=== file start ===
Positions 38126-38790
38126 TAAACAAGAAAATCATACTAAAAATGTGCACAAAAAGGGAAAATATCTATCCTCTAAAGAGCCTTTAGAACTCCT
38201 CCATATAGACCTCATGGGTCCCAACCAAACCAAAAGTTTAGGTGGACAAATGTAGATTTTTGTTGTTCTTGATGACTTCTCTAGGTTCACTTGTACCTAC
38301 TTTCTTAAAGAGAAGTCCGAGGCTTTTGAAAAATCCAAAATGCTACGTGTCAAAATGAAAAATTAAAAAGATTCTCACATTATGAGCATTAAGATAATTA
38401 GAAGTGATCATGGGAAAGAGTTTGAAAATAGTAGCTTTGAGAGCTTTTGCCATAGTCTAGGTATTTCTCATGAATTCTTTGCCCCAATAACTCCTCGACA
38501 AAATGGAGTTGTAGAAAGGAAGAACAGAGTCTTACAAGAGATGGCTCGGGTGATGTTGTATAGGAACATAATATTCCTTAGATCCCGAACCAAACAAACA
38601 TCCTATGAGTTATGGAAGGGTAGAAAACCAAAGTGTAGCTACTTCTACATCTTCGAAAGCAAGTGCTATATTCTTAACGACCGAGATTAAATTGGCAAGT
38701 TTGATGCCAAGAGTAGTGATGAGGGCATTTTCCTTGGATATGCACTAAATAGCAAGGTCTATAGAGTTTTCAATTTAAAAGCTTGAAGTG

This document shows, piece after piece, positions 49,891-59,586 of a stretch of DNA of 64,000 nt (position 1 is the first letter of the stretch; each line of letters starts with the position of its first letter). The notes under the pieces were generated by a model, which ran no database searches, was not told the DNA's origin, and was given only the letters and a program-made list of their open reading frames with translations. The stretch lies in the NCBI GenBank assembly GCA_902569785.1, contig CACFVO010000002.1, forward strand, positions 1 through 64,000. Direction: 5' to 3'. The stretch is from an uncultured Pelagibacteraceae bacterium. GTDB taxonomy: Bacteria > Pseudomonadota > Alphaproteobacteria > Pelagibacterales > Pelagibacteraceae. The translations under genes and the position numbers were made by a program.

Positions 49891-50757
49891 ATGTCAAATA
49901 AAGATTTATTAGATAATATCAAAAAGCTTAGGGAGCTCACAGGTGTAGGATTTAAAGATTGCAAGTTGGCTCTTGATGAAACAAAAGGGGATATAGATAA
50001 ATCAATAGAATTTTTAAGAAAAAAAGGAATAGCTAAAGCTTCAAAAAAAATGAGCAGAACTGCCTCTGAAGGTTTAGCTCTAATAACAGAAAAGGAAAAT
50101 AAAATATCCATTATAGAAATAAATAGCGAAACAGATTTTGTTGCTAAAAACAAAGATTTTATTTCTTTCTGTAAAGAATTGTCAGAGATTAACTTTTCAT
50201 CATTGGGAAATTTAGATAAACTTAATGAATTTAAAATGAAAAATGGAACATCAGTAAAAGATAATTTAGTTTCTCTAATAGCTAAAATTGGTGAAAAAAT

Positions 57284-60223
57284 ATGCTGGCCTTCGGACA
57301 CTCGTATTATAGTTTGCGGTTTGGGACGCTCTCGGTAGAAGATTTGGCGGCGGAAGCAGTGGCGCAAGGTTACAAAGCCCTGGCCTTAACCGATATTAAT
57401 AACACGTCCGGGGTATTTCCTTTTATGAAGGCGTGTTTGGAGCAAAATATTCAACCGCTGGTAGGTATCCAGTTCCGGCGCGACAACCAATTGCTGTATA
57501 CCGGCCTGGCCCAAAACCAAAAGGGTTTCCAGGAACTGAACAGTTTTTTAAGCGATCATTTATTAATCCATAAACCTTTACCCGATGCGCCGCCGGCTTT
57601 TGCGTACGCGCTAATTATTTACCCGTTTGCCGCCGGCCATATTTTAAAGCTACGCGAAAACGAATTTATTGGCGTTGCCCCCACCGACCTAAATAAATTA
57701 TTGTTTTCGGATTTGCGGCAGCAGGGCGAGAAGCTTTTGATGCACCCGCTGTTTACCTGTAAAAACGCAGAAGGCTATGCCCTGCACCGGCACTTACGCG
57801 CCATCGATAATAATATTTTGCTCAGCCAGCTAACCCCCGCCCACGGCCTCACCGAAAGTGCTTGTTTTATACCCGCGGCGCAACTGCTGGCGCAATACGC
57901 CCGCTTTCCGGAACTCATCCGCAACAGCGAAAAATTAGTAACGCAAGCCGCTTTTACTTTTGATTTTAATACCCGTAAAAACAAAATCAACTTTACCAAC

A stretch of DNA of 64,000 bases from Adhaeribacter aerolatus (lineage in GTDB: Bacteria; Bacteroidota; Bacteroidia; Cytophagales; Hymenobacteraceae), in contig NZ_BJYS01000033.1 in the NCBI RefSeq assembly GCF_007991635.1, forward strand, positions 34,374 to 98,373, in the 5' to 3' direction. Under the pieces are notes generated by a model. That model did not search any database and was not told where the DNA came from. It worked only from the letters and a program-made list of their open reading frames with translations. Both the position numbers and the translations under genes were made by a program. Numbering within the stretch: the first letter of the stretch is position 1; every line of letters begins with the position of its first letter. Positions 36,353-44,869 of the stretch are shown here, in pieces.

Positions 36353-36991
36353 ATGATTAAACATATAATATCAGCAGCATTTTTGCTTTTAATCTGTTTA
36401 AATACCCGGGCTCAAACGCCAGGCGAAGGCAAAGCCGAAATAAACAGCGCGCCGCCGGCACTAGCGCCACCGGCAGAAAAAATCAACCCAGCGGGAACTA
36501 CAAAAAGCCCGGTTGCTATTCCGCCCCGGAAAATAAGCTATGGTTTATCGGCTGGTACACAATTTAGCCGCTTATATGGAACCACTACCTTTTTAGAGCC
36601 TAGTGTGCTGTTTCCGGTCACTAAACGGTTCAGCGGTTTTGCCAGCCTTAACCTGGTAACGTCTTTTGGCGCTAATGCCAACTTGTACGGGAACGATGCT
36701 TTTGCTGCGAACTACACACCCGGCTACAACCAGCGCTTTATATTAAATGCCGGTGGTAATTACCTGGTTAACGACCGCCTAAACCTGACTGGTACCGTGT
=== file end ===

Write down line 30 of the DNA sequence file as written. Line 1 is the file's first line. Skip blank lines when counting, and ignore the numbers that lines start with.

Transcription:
36601 TAGTGTGCTGTTTCCGGTCACTAAACGGTTCAGCGGTTTTGCCAGCCTTAACCTGGTAACGTCTTTTGGCGCTAATGCCAACTTGTACGGGAACGATGCT